Anger and frustration felt by hard-working people who have seen their wages and job security steadily diminish is fueling a populist revolt against the political establishment.
The left’s standard solution has been an activist government that taxes the wealthy – invests the proceeds in excellent schools and in other means that people need to become more productive and redistributes to those in need.
These prescriptions have been opposed vigorously by those on the right – who believe the economy will function better for everyone if government is smaller – public debt is reduced and taxes and redistributions are curtailed.
But the standard explanation – as well as the standard debate – overlooks the increasing concentration of political power in a corporate and financial elite that has been able to influence the rules by which the economy runs.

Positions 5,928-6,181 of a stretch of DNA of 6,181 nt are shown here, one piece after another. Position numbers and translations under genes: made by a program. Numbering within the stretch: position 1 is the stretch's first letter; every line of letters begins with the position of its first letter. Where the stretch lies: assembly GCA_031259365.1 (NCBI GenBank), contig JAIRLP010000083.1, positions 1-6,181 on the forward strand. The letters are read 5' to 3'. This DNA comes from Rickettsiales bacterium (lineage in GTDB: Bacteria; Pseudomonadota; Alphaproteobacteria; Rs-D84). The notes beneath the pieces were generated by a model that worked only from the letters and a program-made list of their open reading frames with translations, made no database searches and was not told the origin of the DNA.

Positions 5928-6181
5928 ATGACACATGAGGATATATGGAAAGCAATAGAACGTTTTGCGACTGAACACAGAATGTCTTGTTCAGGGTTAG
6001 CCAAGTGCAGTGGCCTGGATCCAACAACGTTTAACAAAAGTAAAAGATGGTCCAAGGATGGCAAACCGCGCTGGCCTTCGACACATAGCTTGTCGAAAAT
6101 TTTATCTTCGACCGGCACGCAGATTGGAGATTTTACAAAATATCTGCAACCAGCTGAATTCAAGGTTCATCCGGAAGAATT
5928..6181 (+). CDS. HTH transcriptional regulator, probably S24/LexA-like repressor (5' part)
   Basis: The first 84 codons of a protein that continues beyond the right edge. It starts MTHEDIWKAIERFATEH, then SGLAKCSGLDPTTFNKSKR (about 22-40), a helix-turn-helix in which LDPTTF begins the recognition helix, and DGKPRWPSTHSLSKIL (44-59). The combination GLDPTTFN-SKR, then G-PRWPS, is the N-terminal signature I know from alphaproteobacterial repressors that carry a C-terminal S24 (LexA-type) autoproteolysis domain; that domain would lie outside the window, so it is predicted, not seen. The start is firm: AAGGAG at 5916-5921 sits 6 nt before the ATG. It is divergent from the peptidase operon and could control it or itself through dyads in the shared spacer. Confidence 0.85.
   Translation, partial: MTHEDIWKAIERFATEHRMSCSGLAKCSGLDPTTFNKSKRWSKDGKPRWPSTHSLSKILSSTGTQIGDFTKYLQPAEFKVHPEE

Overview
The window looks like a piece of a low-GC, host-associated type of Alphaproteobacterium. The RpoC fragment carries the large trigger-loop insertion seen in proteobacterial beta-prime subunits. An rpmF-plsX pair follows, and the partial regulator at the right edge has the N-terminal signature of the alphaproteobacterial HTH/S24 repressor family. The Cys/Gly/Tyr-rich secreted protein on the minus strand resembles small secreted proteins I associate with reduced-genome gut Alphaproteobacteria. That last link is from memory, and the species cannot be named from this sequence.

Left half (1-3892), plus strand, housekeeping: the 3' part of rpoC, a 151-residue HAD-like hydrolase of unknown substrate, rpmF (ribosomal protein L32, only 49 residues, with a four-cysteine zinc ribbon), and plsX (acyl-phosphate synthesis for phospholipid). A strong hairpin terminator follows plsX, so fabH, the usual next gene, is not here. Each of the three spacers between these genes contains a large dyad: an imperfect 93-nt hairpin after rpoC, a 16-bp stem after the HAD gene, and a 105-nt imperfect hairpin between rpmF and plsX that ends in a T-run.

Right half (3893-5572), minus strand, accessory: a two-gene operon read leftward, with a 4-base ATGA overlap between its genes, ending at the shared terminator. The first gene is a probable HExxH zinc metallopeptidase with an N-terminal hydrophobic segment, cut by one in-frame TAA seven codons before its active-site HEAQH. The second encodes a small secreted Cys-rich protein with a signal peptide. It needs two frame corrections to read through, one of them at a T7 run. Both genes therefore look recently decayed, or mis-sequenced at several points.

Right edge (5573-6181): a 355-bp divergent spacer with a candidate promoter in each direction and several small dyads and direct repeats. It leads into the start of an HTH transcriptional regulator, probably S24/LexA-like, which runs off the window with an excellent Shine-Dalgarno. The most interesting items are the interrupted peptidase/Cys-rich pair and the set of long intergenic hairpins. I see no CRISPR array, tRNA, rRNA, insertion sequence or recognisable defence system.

And the interminable debate over the merits of the ‘free market’ versus an activist government has diverted attention from how the market – both in Britain and in the United States – has come to be organised differently from the way it was half a century ago – why its current organisation is failing to deliver the widely shared prosperity it delivered then and what the basic rules of the market should be.
This means that the fracture in politics will move from left to right to the anti-establishment versus establishment.